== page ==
Targeted Universalism

Targeted UniversalismKey takeaways:

  • Targeted universalism means setting universal goals pursued by targeted processes. Strategies developed to achieve those goals are based upon how different groups are situated within structures, culture, and across geographies to obtain the universal goal. 
  • This strategy is useful for policy practitioners interested in solutions that serve all residents and address the unique situations faced by underserved communities.
  • Five steps are identified to implement these policies: establish a universal goal, assess performance relative to goal, identification of different performance between goal and overall population, assess and understand the structures, and develop and implement targeted strategies.  The individual steps are useful outside of this context in setting goals and analyzing a policy landscape.

Low-Income Energy Affordability

Low-Income Energy Affordability

Key takeaways: 

  • The authors review more than 180 publications to assess the 2019  energy burden landscape  and opportunities to relieve it.  It provides a high-level overview  of equity literature with broad conclusions. 
  • Energy burden is higher among low-income households compared to other groups. It is not declining and is compounded by other socio-economic factors like race and location. 
  • Many policies and programs that promote energy efficiency and renewable energy are inaccessible to low-income households.
  • Most low-income funding focuses on short-term  energy insecurity  and not long-term solutions  to reduce energy burden. Additionally, promising technologies are not well integrated  in low-income programs


Energy efficiency and energy justice for U.S. low-income households: An analysis of multifaceted challenges and potential -- Xiaojing Xu, Chien-fei Chen

Key takeaways: 

The authors identify several characteristics of households with low incomes that may affect effective participation in demand response programs. Those include an ongoing need for electricity due to long hours at home, limited options for participation due to access to required appliances (e.g., a clothes washer or dyer), limited control available to renters, and an inability to receive or respond to demand requests due to having no advanced smart grid technologies.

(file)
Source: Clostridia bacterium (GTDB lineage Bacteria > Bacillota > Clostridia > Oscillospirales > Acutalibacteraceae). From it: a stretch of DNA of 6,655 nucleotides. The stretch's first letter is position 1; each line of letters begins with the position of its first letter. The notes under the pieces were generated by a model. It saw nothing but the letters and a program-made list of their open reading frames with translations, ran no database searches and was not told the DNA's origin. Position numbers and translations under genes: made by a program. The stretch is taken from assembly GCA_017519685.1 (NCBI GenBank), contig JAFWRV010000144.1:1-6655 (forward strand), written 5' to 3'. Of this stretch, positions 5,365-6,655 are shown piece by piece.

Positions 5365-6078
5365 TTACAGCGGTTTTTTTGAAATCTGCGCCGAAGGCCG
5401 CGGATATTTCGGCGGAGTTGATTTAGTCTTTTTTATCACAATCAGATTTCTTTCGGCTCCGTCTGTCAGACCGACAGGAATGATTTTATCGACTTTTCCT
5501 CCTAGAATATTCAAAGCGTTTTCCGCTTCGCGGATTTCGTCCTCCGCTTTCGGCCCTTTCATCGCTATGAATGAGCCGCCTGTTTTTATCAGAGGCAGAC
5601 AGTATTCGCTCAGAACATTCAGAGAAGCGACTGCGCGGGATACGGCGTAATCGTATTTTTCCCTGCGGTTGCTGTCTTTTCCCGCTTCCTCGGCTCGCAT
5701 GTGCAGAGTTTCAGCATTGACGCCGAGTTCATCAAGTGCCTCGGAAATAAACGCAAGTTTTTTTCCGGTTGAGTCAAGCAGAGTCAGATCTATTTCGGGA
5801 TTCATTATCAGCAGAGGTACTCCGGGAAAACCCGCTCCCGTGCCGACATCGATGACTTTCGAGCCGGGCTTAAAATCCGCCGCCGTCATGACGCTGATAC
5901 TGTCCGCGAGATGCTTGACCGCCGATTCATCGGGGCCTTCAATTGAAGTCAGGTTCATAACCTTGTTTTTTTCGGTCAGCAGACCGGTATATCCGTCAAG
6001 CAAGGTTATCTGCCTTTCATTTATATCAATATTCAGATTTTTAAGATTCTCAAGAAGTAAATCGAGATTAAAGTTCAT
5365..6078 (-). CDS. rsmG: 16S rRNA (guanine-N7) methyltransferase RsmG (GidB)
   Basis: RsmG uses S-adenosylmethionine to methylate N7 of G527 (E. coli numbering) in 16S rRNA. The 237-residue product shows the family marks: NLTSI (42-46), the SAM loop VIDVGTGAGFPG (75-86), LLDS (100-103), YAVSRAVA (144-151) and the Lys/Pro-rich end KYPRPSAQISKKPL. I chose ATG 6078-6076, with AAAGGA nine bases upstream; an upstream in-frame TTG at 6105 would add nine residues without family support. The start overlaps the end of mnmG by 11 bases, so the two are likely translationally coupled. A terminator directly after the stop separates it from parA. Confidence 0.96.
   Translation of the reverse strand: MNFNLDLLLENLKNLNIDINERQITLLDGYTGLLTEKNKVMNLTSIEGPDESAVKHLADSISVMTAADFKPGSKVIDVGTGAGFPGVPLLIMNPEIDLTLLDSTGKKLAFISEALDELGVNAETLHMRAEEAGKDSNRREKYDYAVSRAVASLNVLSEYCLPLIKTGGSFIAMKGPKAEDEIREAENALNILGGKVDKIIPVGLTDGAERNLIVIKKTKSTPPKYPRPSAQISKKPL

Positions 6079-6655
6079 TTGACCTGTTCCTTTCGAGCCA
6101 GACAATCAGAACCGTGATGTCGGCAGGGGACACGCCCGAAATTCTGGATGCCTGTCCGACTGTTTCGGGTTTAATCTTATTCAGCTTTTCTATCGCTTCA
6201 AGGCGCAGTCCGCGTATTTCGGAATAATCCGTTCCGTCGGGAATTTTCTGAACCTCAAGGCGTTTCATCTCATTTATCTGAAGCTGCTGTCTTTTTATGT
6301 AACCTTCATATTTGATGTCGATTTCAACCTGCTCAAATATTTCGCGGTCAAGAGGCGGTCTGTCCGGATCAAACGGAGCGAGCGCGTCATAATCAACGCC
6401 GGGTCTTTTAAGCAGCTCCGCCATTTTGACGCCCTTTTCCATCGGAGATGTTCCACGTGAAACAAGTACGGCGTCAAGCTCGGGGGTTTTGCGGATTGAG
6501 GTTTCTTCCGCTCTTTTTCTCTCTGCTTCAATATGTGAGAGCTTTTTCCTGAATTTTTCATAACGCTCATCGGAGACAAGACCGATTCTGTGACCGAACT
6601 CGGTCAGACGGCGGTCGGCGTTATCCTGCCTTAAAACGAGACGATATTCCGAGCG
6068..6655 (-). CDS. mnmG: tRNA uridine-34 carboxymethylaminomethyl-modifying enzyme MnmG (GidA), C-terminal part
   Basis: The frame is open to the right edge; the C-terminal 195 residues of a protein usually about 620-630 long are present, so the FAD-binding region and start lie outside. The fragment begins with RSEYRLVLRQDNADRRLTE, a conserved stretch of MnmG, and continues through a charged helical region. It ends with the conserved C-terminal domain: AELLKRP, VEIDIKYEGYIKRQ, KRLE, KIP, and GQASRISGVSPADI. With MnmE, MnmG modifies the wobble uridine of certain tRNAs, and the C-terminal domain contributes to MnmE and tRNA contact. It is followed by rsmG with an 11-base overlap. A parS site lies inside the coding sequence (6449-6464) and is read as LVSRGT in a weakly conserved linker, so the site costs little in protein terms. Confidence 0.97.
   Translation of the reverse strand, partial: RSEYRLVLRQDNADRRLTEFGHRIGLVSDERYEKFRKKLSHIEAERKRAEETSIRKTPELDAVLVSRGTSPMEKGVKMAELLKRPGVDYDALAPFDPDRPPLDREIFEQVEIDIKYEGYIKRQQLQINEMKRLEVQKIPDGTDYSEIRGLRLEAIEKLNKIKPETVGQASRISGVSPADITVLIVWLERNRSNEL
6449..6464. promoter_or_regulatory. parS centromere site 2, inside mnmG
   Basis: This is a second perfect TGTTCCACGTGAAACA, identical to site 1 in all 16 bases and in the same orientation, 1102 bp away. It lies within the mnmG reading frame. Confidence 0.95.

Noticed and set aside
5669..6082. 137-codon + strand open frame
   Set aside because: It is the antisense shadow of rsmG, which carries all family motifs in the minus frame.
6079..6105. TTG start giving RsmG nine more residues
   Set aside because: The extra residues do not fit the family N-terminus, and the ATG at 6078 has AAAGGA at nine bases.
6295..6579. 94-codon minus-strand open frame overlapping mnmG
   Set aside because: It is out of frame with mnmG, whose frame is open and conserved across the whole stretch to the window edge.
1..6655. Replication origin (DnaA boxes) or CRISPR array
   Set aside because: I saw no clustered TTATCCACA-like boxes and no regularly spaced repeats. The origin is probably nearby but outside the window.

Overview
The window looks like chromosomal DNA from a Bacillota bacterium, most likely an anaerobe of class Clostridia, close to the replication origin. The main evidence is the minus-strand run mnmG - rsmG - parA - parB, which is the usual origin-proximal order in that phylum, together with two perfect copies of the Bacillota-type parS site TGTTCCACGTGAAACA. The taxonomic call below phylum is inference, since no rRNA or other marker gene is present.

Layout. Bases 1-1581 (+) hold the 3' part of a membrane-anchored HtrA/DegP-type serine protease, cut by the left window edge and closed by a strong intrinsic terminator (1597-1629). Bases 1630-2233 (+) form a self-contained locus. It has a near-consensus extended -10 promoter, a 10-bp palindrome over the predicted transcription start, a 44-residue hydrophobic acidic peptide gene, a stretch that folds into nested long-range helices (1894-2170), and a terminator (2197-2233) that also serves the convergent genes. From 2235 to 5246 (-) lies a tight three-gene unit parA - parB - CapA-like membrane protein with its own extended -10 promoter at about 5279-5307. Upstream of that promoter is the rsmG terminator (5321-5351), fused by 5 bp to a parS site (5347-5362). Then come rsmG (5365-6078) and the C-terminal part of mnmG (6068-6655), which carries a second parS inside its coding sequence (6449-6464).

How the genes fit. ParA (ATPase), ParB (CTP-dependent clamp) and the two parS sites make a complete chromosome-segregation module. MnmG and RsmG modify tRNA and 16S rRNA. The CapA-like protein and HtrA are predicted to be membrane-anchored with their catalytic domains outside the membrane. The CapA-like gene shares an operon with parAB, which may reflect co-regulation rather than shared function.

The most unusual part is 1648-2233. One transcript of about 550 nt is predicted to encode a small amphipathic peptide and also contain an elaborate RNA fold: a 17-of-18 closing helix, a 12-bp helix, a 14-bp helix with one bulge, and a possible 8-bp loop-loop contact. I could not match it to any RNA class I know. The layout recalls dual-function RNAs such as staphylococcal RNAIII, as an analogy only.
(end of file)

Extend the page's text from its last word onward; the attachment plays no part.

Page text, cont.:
The authors conclude that these households with low incomes should have access to demand response programs that are tailored to fit their appliance profile and activity schedule. Incentive-based demand response programs need to be considered (in tandem with or instead of price-based demand response programs) so that households with low incomes are not ‘penalized’ for not being able to reduce or shift an inflexible load during peak hours with higher prices.

Equity in Practice

Equity in PracticeKey takeaways:

  • Prioritize equity throughout electrification roadmap development and execution. Collaborate with and empower community stakeholders in the decision-making process.  
  • Conduct a transportation needs assessments and ensure that public transportation and active transportation are considered as solutions.
  • Compensate participants for meetings, focus groups, and other engagements. 

Examples from the text:

  • San Francisco conducted a needs assessment, compared options with an equity analysis, and gave the community power to vote on which mobility options to implement.
  • BlueLA is a one-way car-sharing service with on-street stations to pick up and drop off vehicles. BlueLA offers significant discounts to users with low incomes.  

The State of Equity Measurement

The State of Equity MeasurementKey takeaways:

The authors identify six dimensions of equity and propose methods for evaluating said dimensions as they related to energy efficiency. 

Historical Legacies: There may be cases in which the energy institution itself played a role in creating disparity.

Awareness of Populations: A historical review of energy services will ideally identify populations that have been underserved or negatively served.

Inclusion of Other Voices: The demographic representativeness of professional program staff, program consultants and supply chain providers, and leadership is one method for assessing equity from the standpoint of public perceptions and potential bias.  

Access Discrimination: Programs could review the eligibility requirements and procedures by which they currently market, solicit, recruit, and process applicants to identify potential differences in program receipt.   

Output Differences: Equity analysis involves an assessment of participation rates across all interventions. 

Disparate Impacts: Measuring the final expected objectives across the service population as well as the eligible population against the overall eligible population are ways that disparate impacts can be studied and eventually reduced.